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Testing For Independence of Observations in Animal Movements

Testing For Independence of Observations in Animal Movements Many analyses of animals movements assume that an animals's position at time t + 1 is independent of its position at time t, but no statistical procedure exists to test this assumption with bivariate data. Using empirically derived critical values for the ratio of mean squared distance between successive observations to mean squared distance from the center of activity, we demonstrate a bivariate test of the independence assumption first proposed by Schoener. For cases in which the null hypothesis of independence is rejected, we present a procedure for determining the time interval at which autocorrelation becomes negligible. To illustrate implementation of the test, locational data obtained from a ratio—tagged adult female cotton rat (Sigmodon hispidus) were used. The test can be used to design an efficient sampling schedule for movement studies, and it is also useful in revealing behavioral phenomena such as home range shifting and any tendency of animals to follow prescribed routes in their daily activities. Further, the test may provide a means of examining how an animal's use of space is affected by its internal clock. http://www.deepdyve.com/assets/images/DeepDyve-Logo-lg.png Ecology Wiley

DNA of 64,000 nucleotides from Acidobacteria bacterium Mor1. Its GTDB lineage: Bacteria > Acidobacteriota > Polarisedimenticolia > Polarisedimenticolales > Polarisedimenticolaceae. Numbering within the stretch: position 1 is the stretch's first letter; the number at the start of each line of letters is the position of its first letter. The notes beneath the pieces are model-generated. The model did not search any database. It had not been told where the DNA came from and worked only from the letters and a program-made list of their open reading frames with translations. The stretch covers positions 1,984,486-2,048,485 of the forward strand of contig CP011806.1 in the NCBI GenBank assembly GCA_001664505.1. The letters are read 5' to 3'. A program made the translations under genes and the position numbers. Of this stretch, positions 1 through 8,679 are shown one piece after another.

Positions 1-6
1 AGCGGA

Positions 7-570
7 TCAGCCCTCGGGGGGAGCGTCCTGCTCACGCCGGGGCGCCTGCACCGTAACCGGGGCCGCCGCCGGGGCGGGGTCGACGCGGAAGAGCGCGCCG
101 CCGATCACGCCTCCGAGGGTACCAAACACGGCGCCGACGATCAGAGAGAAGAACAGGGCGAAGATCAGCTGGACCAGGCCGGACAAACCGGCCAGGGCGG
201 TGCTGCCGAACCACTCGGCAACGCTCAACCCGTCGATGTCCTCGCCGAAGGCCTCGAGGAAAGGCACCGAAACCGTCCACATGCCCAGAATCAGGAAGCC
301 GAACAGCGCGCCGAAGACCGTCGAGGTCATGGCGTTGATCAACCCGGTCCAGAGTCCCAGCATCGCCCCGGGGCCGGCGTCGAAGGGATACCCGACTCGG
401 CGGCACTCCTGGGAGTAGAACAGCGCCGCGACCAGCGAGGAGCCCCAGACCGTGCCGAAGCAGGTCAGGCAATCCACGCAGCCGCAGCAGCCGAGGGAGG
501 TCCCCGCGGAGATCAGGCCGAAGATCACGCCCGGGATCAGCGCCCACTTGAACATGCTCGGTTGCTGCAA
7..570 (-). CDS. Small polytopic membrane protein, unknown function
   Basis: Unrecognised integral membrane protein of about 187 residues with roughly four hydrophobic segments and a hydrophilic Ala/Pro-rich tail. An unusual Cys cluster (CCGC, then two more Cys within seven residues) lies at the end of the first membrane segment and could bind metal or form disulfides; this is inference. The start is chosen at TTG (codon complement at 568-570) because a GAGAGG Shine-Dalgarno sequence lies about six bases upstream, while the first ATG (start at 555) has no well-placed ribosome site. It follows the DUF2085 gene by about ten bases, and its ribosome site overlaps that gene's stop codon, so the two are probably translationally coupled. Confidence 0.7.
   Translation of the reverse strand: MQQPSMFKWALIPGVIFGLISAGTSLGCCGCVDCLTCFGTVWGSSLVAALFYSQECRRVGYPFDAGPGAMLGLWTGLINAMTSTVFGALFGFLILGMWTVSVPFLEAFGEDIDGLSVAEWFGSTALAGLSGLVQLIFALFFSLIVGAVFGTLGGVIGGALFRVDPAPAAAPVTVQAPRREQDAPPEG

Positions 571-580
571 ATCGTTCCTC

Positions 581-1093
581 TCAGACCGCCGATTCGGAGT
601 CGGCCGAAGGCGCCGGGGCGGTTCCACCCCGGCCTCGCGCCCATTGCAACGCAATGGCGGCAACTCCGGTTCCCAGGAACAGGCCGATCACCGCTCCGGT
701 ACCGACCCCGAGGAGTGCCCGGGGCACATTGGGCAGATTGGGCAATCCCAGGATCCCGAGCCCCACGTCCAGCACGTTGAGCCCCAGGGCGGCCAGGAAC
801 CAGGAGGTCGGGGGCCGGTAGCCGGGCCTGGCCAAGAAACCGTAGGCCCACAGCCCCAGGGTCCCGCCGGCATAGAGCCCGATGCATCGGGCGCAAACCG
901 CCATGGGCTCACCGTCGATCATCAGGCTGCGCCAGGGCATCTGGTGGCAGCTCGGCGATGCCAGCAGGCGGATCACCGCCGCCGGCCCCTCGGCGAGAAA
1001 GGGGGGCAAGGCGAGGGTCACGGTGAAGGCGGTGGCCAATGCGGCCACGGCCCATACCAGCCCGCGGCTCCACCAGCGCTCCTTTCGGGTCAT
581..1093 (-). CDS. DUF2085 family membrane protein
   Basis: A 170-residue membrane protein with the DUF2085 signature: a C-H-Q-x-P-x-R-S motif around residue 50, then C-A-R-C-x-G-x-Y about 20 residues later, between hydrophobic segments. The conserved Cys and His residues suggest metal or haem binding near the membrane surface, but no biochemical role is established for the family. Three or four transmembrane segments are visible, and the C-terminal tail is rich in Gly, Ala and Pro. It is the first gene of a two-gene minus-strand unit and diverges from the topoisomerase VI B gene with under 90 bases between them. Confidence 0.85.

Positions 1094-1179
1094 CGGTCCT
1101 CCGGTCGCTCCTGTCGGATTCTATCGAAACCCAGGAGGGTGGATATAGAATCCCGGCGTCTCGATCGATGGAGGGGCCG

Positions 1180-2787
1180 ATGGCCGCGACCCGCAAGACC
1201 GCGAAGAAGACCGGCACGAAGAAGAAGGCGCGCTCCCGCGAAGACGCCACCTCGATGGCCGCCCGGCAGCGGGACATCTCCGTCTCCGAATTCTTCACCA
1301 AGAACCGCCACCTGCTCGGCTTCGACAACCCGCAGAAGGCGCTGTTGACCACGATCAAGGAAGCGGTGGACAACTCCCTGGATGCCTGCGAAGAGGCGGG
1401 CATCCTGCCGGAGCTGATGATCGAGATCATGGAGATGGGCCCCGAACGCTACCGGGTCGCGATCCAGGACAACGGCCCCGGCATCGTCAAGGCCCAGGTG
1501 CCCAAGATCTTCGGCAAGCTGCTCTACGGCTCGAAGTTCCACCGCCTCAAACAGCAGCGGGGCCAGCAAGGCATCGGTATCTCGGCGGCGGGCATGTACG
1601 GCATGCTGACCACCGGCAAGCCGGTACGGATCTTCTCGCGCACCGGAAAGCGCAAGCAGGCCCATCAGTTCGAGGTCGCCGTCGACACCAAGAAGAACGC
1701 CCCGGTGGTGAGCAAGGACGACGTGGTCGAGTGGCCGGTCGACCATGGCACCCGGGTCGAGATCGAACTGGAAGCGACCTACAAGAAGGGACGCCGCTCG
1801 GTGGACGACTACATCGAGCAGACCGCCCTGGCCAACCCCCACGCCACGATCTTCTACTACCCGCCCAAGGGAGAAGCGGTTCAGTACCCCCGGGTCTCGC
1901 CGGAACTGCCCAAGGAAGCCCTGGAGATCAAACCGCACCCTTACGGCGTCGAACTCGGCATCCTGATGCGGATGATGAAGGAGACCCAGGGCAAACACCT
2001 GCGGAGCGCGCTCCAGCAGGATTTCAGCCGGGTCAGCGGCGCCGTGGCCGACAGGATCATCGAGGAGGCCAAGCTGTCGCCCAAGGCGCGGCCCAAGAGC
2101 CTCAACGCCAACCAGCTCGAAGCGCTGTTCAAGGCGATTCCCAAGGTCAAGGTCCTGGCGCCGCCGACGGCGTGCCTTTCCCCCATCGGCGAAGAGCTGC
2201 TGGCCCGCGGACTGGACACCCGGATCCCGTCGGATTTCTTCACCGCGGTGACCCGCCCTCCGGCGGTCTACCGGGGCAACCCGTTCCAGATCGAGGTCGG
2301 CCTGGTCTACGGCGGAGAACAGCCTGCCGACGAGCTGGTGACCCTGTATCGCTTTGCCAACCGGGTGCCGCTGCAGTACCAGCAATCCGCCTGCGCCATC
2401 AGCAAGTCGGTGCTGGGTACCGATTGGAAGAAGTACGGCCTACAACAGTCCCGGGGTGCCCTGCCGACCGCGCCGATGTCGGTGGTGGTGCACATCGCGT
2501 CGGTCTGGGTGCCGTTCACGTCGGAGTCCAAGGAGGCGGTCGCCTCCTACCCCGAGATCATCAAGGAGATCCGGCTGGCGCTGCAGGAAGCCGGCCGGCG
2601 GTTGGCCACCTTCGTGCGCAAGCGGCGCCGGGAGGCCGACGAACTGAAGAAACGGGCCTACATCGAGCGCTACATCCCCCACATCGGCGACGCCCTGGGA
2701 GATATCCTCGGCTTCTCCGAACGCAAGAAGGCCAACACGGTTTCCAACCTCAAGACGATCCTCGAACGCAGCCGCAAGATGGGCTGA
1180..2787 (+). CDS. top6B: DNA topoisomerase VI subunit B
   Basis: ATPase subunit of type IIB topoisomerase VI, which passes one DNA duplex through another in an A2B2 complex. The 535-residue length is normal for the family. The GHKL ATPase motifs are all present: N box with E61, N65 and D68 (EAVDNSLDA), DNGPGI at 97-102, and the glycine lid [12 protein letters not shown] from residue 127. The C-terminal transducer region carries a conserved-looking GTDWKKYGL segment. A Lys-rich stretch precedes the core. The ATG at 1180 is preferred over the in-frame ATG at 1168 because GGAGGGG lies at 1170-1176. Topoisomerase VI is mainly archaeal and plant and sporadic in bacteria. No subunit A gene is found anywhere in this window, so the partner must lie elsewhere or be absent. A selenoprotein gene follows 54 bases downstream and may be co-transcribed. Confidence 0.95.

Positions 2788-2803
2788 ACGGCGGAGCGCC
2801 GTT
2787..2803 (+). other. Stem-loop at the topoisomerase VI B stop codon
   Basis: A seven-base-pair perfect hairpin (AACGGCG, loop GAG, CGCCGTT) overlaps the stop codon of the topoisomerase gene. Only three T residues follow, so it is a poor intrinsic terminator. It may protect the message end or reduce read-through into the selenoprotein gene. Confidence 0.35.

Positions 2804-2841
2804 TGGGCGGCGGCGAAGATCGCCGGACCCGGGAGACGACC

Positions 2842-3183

Testing For Independence of Observations in Animal Movements

Ecology , Volume 66 (4) – Aug 1, 1985

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References (27)

Publisher
Wiley
Copyright
"© Society for Community Research and Action"
ISSN
0012-9658
eISSN
1939-9170
DOI
10.2307/1939170
Publisher site
See Article on Publisher Site

Abstract

Many analyses of animals movements assume that an animals's position at time t + 1 is independent of its position at time t, but no statistical procedure exists to test this assumption with bivariate data. Using empirically derived critical values for the ratio of mean squared distance between successive observations to mean squared distance from the center of activity, we demonstrate a bivariate test of the independence assumption first proposed by Schoener. For cases in which the null hypothesis of independence is rejected, we present a procedure for determining the time interval at which autocorrelation becomes negligible. To illustrate implementation of the test, locational data obtained from a ratio—tagged adult female cotton rat (Sigmodon hispidus) were used. The test can be used to design an efficient sampling schedule for movement studies, and it is also useful in revealing behavioral phenomena such as home range shifting and any tendency of animals to follow prescribed routes in their daily activities. Further, the test may provide a means of examining how an animal's use of space is affected by its internal clock.

Journal

EcologyWiley

Published: Aug 1, 1985

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